$httpBackend = _$httpBackend_;
      $httpBackend.expectGET('phones/xyz.json').respond(xyzPhoneData);

      $routeParams['phoneId'] = 'xyz';

      ctrl = $componentController('phoneDetail');
    }));

    it('should fetch the phone details', () => {
      jasmine.addCustomEqualityTester(angular.equals);

      expect(ctrl.phone).toEqual({});

      $httpBackend.flush();
      expect(ctrl.phone).toEqual(xyzPhoneData);
    });

  });

});

Once you start the upgrade process and bring in SystemJS, configuration changes are needed for Karma. You need to let SystemJS load all the new Angular code, which can be done with the following kind of shim file:

karma-test-shim.js
// /*global jasmine, __karma__, window*/
Error.stackTraceLimit = 0; // "No stacktrace"" is usually best for app testing.

// Uncomment to get full stacktrace output. Sometimes helpful, usually not.
// Error.stackTraceLimit = Infinity; //

jasmine.DEFAULT_TIMEOUT_INTERVAL = 1000;

var builtPath = '/base/app/';

__karma__.loaded = function () { };

function isJsFile(path) {
  return path.slice(-3) == '.js';
}

function isSpecFile(path) {
  return /\.spec\.(.*\.)?js$/.test(path);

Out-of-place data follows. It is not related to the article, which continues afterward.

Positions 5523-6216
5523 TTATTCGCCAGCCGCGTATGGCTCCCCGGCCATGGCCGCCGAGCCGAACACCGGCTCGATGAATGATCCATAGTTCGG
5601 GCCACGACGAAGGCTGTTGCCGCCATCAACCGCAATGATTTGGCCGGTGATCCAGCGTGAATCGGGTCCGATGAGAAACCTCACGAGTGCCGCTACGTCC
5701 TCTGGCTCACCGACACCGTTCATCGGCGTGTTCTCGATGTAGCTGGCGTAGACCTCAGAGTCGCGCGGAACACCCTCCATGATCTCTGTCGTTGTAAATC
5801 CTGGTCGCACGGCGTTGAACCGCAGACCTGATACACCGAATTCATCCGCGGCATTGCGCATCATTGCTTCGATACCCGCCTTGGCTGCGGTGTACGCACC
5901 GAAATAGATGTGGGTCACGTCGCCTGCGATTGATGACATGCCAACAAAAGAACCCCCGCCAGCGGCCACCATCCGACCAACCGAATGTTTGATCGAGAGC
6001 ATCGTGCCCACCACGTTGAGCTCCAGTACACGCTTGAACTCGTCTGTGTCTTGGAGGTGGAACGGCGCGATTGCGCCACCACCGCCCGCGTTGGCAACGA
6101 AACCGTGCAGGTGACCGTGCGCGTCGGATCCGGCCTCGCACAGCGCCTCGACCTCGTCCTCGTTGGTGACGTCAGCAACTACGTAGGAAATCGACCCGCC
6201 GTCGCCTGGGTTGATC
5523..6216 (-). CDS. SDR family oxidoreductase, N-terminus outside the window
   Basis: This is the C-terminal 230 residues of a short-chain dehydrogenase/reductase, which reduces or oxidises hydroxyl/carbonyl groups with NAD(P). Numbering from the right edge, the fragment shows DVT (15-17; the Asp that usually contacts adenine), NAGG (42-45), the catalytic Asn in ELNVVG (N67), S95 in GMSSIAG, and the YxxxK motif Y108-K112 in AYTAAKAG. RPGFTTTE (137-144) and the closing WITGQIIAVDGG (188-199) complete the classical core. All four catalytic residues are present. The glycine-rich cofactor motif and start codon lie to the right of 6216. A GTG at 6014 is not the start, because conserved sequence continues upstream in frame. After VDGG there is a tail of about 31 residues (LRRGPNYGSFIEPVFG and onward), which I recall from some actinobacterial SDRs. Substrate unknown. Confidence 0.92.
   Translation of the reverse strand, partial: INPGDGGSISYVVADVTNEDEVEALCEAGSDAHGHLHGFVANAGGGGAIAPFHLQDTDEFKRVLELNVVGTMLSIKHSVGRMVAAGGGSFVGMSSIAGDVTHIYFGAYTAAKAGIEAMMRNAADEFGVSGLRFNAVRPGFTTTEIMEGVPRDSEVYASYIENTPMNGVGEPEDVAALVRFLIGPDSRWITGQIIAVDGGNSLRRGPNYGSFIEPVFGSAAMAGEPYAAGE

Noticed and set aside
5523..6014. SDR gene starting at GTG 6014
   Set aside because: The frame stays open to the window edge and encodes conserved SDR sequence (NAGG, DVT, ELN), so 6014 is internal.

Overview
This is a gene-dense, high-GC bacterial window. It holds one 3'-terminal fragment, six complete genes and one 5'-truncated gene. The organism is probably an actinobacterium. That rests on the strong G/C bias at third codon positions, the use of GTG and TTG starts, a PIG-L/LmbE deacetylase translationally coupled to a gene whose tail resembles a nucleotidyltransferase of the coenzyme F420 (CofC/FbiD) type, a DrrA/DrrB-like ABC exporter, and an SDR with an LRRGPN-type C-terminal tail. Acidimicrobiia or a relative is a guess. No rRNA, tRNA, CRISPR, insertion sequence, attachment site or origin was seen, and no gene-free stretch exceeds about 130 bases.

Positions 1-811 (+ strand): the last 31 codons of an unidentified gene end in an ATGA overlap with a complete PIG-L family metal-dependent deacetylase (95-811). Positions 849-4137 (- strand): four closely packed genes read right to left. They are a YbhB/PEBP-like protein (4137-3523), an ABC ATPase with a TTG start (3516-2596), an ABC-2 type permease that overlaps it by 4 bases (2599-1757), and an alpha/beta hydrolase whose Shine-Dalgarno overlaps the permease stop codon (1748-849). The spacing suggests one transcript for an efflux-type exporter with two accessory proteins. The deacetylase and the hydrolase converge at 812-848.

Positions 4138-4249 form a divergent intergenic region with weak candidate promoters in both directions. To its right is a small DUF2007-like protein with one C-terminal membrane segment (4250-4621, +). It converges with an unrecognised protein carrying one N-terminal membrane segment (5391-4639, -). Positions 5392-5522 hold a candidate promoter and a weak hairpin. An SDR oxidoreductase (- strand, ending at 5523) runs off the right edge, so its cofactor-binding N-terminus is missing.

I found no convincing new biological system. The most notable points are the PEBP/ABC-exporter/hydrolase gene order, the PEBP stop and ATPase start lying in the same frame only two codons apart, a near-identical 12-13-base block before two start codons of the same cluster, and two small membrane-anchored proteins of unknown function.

}

function isBuiltFile(path) {
  return isJsFile(path) && (path.substr(0, builtPath.length) == builtPath);
}

var allSpecFiles = Object.keys(window.__karma__.files)
  .filter(isSpecFile)
  .filter(isBuiltFile);

System.config({
  baseURL: '/base',
  // Extend usual application package list with test folder
  packages: { 'testing': { main: 'index.js', defaultExtension: 'js' } },

  // Assume npm: is set in `paths` in systemjs.config
  // Map the angular testing umd bundles
  map: {
    '@angular/core/testing': 'npm:@angular/core/bundles/core-testing.umd.js',
    '@angular/common/testing': 'npm:@angular/common/bundles/common-testing.umd.js',
    '@angular/compiler/testing': 'npm:@angular/compiler/bundles/compiler-testing.umd.js',
    '@angular/platform-browser/testing': 'npm:@angular/platform-browser/bundles/platform-browser-testing.umd.js',
    '@angular/platform-browser-dynamic/testing': 'npm:@angular/platform-browser-dynamic/bundles/platform-browser-dynamic-testing.umd.js',
    '@angular/http/testing': 'npm:@angular/http/bundles/http-testing.umd.js',
    '@angular/router/testing': 'npm:@angular/router/bundles/router-testing.umd.js',
    '@angular/forms/testing': 'npm:@angular/forms/bundles/forms-testing.umd.js',
  },
});

System.import('systemjs.config.js')
  .then(importSystemJsExtras)
  .then(initTestBed)
  .then(initTesting);

/** Optional SystemJS configuration extras. Keep going w/o it */
function importSystemJsExtras(){
  return System.import('systemjs.config.extras.js')
  .catch(function(reason) {
    console.log(
      'Warning: System.import could not load the optional "systemjs.config.extras.js". Did you omit it by accident? Continuing without it.'